“A Window to the World”: Newspapers and Soviet Foreign Correspondents in the 1960s

5th Contribution to the Forum: Journalism as a Profession in Imperial Russia and the Soviet Union: New Questions and Approaches in Russian Press History

In: Russian History
Ekaterina V. Kamenskaya Candidate of Sciences (History), Assistant Professor of the Department of Russian History, Urals Federal University Ekaterinburg Russia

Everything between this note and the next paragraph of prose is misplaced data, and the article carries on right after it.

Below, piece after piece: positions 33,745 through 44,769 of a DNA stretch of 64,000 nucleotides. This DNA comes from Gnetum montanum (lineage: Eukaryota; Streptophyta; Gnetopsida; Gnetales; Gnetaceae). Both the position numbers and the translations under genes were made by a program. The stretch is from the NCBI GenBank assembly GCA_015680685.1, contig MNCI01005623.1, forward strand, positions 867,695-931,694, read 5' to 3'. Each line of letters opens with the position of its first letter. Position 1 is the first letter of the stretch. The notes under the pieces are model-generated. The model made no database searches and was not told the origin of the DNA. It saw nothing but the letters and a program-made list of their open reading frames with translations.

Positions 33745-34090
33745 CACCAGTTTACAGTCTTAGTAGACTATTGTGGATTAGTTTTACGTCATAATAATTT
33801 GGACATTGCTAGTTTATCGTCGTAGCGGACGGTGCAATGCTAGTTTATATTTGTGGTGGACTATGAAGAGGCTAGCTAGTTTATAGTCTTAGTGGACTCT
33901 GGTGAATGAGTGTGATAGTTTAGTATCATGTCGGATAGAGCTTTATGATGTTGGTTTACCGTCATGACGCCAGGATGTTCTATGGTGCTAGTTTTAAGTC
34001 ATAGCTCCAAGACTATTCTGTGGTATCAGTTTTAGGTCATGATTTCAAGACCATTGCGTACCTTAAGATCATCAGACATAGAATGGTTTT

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The expansion of foreign correspondent networks in the late Soviet period reflected the importance that international news and reporting had for readers of the Soviet press. This article traces the development of one such foreign correspondent network, that of the Soviet newspaper Sel’skaia zhizn’ (Rural Life), one of the most popular and widespread newspapers in the Soviet Union. Although historiographically overlooked in favor of major political newspapers like Pravda (Truth) and Izvestiia (News), Sel’skaia zhizn’ was an important source of foreign news for the rural population of the Soviet Union. The article examines the role of the editorial office of Sel’skaia zhizn’ in creating a correspondent network, tracing the geographical reach of the newspaper’s correspondents (sobkors) and analyzing their activities and different types of publications. While some materials were similar to those published in other Soviet newspapers, the specifically rural audience of Sel’skaia zhizn’ influenced the topics chosen for articles as well as the style of the authors. The newspaper became a practical guide for readers because foreign correspondents provided them with unique information about the development of agriculture abroad. The article provides research into how readers perceived international news and information in Sel’skaia zhizn’, finding that readers expected the newspaper to fulfill their needs and to reflect their own interests, even in the international section.

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